In the new-born, the vitamin B12 reserve is built up in the antenatal period by transplacental passage [4]. It is necessary to note that Vitamin B12 deficiency (<148 pmol/L) is a critical public health challenge around the world [5]. Innate deficiencies in vitamin metabolism or transport of B12 are exceptional. The main cause of the deficit in vitamin B12 in infants is secondary to a deficiency maternal. This may be due to a vegetative diet. low socio-economic level or digestive pathologies responsible for a lack of absorption (infection with Helicobacter pylori, Biermer’s disease, disease celiac or Crohn’s disease, taking a pump inhibitor to proton) [6]. B12 is contained in animal products, not of plant origin, except if they are enriched. The vegetarian population has restricted sources of B12. Legumes have few in quantity and with low absorption. Even though vegans are at higher risk, those who eat less meat or fish once a week are equally at risk of B12 deficiency [7].

Children of B12-deficient mothers can be born with a disability or manifest it later, if receive exclusive breastfeeding. Adequate intake and absorption of B12 during pregnancy and breastfeeding are the most relevant protective factors than the state of maternal deposits [3]. B12 deficiency manifests itself in organs with elevated cell turnover, such as the bone marrow, which regulates erythropoiesis, and the nervous system, in which it affects axon repair and the synthesis of myelin and neurotransmitters, myelopathy, neuropathy, neuropsychiatric disorders and optic atrophy in children with congenital deficiency, damage to the central nervous system (CNS) is characterised by loss of white matter with delayed myelination [8]. The clinic varies from apathy and refusal of food to developmental regression, neuropathy with motor impairment and seizures [9]. Measurement of vitamin B12 levels can assist in the diagnosis of vitamin B12 deficiency. Homocysteine and methylmalonic acid levels also are elevated in B12 deficiency. Diagnosis of vitamin B12 deficiency should not rely on an abnormal hemoglobin level, hematocrit level, especially in mild cases [1]. Neurological signs may usually be expected in infants who are exclusively breastfed and who receive inadequate amounts of vitamin B12. Hypotonia and neurodevelopmental delay are the most commonly reported signs in infants [1].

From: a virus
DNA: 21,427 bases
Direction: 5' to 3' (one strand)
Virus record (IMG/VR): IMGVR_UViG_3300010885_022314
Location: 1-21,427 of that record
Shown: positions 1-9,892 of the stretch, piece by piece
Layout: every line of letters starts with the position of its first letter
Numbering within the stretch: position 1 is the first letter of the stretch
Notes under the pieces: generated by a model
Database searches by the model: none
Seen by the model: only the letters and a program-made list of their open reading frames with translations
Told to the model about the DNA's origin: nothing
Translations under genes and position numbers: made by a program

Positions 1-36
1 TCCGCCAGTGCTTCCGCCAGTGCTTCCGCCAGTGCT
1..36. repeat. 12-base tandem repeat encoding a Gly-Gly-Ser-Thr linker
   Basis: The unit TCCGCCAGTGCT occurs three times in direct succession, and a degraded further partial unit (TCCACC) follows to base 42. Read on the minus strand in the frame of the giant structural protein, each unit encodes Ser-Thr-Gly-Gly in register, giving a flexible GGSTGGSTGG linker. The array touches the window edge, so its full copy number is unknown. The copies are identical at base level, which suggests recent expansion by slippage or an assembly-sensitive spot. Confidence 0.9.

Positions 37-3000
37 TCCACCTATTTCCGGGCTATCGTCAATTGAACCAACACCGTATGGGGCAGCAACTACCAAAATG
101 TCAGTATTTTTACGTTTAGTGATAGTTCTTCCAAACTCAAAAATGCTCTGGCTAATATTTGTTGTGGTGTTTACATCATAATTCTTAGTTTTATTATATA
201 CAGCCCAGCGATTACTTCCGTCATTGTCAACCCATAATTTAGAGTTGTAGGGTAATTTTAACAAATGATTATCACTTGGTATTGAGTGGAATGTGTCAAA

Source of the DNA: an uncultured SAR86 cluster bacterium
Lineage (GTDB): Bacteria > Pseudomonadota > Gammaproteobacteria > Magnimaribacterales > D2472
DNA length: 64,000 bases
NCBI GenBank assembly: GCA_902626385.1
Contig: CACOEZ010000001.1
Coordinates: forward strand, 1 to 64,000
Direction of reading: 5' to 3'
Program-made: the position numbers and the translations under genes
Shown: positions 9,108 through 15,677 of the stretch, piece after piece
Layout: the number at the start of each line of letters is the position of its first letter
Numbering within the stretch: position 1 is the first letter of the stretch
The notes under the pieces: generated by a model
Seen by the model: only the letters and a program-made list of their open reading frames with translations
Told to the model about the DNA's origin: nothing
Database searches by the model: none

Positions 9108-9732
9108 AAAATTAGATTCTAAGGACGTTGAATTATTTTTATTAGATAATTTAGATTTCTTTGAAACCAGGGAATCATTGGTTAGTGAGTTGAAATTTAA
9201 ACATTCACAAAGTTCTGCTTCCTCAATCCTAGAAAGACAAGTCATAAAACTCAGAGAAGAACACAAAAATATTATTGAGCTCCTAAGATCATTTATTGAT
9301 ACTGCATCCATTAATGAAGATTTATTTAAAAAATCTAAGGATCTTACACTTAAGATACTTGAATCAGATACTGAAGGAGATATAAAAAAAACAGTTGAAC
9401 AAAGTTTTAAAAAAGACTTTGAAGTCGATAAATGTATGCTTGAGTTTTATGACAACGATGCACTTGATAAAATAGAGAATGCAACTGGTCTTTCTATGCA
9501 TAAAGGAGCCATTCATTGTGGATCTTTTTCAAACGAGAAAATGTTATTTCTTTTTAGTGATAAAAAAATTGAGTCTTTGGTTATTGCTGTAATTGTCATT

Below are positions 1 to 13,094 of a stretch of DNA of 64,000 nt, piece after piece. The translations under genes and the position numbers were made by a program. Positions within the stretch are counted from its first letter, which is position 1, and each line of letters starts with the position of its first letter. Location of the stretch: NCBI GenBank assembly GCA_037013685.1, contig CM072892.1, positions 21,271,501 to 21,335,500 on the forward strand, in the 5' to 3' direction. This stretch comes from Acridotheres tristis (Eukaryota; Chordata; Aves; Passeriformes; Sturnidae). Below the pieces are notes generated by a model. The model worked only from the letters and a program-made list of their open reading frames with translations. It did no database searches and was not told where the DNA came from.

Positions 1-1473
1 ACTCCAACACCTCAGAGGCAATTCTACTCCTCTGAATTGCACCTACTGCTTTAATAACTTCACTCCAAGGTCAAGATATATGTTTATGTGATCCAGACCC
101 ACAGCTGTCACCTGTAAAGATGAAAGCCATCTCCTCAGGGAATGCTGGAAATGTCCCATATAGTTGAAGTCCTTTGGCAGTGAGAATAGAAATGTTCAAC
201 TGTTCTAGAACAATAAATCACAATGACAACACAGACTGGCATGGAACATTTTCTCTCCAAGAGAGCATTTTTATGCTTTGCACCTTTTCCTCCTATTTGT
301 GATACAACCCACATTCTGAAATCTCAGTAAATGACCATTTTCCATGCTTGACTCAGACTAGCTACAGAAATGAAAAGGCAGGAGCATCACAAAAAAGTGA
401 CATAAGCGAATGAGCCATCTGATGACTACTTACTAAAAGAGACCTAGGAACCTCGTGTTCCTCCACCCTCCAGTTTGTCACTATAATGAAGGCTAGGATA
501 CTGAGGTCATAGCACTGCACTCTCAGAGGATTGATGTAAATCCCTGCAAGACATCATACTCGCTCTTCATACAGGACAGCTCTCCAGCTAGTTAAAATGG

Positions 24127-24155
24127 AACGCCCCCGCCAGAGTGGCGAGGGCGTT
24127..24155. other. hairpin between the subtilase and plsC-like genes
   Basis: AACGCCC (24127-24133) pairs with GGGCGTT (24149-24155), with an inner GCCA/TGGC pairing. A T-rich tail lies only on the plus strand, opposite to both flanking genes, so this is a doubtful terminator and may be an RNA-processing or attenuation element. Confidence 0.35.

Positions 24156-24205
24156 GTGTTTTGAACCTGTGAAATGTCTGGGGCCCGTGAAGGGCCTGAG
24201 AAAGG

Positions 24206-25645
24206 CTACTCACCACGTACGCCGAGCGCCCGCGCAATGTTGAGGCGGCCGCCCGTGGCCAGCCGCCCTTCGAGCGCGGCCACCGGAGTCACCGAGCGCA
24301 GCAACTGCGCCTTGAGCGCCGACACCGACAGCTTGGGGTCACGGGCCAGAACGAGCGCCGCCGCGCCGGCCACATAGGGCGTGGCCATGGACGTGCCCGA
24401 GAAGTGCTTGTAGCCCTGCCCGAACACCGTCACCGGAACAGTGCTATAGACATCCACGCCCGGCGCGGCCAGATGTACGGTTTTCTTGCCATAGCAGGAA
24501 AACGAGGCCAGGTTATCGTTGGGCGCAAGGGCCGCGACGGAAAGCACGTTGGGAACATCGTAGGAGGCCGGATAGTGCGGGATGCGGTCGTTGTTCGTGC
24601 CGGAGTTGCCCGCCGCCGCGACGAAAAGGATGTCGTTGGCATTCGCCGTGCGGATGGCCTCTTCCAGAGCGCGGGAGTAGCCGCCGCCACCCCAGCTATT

It is important to stress that vitamin B12 deficiency must be integrated into the diagnostic algorithm when faced with neurological images of unknown etiology. The increase in the number of cases may be related to the popularity of vegan diets [3]. The mechanisms underlying movement disorders secondary to B12 deficiency are not clear, it is thought that increased glycine acts as a stimulator on the cerebral cortex and has an inhibitory effect on the spinal cord [10].